Giovanni Piero Pepe is Full professor for Experimental Physics and Nanomaterials for Electronics and Energetics at the University of Napoli Federico II, while from 2011 to 2019 he has been Deputy Director of the Naples Unit of the Institute for Superconducting, Innovative Materials and Devices (SPIN), National Council of Research (CNR), Italy. GPP has more than 25 years experience in superconducting electronics covering mainly topics regarding Josephson effects and tunneling in superconducting devices, unconventional superconducting devices for quantum applications, advanced superconducting detectors and non-equilibrium superconductivity, cryogenics, and material science at low temperatures. During the last years GPP and his group were involved in a number of national and European projects concentrating on the development of superconducting (nano)devices for quantum communications.
He has authored more than 160 papers in peer-reviewed journals. He worked in advisory boards of international conferences and workshops like ASC, ISEC, EUCAS, ICSM. From 2019 he is Chair of the European Society of Applied Superconductivity, and chairman and organizer of ISEC 2017 Conference in Sorrento, of WOLTE13 2018 Conference in Sorrento, and of WOLTE14 to be held in Matera, Italy. He was Chair of ESAS International Summer School on “New Trends with Superconducting Quantum Detectors” (Genova, 2013), of the Winter ESAS School on “Novel frontiers in superconducting electronics: from fundamental concepts and advanced materials towards future applications” (Naples, 2016), and co-chair of the National CNR Workshop on Single Photon Devices: the Italian perspectives (Roma, 2016). From 2019 he is Senior IEEE Member.
Prof. David Cardwell FREng
David Cardwell is Professor of Superconducting Engineering and Pro-Vice-Chancellor responsible for Strategy and Planning at the University of Cambridge. He was Head of the Engineering Department between 2014 and 2018. Prof. Cardwell, who established the Bulk Superconductor research group at Cambridge in 1992, has a world-wide reputation on the processing and applications of bulk high temperature superconductors. He was a founder member of the European Society for Applied Superconductivity (ESAS) in 1998 and has served as a Board member and Treasurer of the Society for the past 12 years.
He is an active board member of three international journals, including Superconductor Science and Technology, and has authored over 370 technical papers and patents in the field of bulk superconductivity since 1987. He has given invited presentations at over 70 international conferences and collaborates widely around the world with academic institutes and industry. Prof. Cardwell was elected to a Fellowship of the Royal Academy of Engineering in 2012 in recognition of his contribution to the development of superconducting materials for engineering applications. He is currently a Distinguished Visiting Professor at the University of Hong Kong. He was awarded a Sc.D. by the University of Cambridge in 2014 and an honorary D.Sc. by the University of Warwick in 2015.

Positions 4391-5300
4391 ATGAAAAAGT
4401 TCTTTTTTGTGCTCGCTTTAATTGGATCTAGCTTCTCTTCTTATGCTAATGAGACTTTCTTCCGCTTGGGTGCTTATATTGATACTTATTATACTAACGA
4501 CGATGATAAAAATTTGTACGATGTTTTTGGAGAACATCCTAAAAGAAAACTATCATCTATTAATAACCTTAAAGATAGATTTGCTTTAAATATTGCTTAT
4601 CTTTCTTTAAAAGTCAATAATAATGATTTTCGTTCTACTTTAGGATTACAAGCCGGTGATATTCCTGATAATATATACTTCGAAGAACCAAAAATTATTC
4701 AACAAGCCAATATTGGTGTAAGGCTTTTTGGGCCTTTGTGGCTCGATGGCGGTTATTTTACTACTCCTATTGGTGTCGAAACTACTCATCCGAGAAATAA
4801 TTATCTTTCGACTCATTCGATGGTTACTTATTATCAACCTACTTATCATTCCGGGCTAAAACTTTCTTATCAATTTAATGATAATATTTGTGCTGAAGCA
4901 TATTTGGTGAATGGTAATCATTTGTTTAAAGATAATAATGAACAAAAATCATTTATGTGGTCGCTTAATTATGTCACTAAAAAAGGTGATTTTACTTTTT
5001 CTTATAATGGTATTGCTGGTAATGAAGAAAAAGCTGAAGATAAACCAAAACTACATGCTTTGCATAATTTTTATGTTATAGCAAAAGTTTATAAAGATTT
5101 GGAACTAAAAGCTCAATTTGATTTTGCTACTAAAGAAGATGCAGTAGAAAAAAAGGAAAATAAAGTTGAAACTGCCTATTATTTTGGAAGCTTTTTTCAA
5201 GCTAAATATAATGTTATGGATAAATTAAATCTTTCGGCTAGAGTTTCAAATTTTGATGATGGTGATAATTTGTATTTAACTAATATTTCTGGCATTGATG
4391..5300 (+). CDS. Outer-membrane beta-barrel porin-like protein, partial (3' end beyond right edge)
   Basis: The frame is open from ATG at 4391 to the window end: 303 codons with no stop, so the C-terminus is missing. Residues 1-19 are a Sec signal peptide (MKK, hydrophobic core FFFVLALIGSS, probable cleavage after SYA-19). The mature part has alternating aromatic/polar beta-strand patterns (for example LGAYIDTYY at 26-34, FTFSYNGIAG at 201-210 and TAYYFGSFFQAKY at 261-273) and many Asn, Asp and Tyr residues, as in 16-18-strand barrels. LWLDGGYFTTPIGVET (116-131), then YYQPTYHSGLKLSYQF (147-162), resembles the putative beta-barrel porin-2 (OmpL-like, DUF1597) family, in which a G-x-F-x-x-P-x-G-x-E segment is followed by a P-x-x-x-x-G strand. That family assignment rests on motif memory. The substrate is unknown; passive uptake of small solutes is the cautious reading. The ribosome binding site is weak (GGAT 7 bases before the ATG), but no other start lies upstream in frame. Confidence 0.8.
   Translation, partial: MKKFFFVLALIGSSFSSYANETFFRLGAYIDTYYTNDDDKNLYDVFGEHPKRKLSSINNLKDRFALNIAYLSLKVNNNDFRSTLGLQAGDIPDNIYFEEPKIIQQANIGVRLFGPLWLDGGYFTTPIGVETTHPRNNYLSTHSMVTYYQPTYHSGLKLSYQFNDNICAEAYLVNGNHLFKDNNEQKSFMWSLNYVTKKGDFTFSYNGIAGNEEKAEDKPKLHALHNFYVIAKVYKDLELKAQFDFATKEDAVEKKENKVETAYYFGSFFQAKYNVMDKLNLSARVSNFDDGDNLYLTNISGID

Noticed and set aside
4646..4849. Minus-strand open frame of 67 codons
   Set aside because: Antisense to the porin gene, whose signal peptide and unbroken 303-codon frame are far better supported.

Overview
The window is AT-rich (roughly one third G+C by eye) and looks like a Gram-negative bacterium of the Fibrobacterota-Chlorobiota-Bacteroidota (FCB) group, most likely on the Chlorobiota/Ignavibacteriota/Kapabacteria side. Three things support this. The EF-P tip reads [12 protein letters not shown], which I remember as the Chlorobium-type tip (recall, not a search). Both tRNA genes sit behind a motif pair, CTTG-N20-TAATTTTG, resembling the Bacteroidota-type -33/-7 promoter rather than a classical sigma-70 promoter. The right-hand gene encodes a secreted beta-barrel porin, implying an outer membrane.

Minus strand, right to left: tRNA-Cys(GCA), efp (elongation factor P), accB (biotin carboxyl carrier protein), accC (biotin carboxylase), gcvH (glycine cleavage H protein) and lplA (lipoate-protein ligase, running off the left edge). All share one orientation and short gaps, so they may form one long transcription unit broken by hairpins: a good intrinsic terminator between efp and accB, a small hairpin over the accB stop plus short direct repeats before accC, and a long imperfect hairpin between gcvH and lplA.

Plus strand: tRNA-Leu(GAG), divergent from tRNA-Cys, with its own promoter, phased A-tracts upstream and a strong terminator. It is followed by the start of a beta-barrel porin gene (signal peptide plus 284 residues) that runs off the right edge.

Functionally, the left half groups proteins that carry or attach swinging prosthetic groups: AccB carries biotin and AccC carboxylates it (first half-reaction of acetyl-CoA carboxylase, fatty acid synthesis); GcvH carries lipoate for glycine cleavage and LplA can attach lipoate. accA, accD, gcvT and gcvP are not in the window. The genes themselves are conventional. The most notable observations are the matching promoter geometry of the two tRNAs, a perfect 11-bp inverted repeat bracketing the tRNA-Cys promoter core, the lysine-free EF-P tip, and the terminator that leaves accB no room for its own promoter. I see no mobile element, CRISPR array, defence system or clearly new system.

Dr. Luca Bottura
Luca Bottura has trained as a Nuclear Engineer at the Engineering Faculty of the University of Bologna (Italy), and was awarded a PhD from the University College of Swansea (Wales, UK) for the physical modeling, scaling and numerical analysis of quench in large-scale, force-flow cooled superconducting coils. After nine years of experience in the design and testing of superconducting cables and magnets for fusion (NET and ITER), he joined CERN in 1995, where he organized and supervised field mapping activities for the LHC magnets during prototyping and cryogenic series tests. The large amount of data was consolidated in the Field Description for the LHC (FiDeL), now an embedded system of the LHC controls. In July 2008 he took responsibility for superconductors (materials, cables, devices) at CERN, and initiated the conductor specification and procurement of Nb3Sn for the CERN High-Field Magnet program, the initial step of the procurement of HEP-grade Nb3Sn for HL-LHC. As of July 2011, he leads the Magnets Superconductors and Cryostats Group in the CERN Technology Department (CERN TE-MSC), in charge of superconducting, resistive and permanent magnets for the CERN accelerator complex, the associated manufacturing and test technologies, and the cryogenic test installations.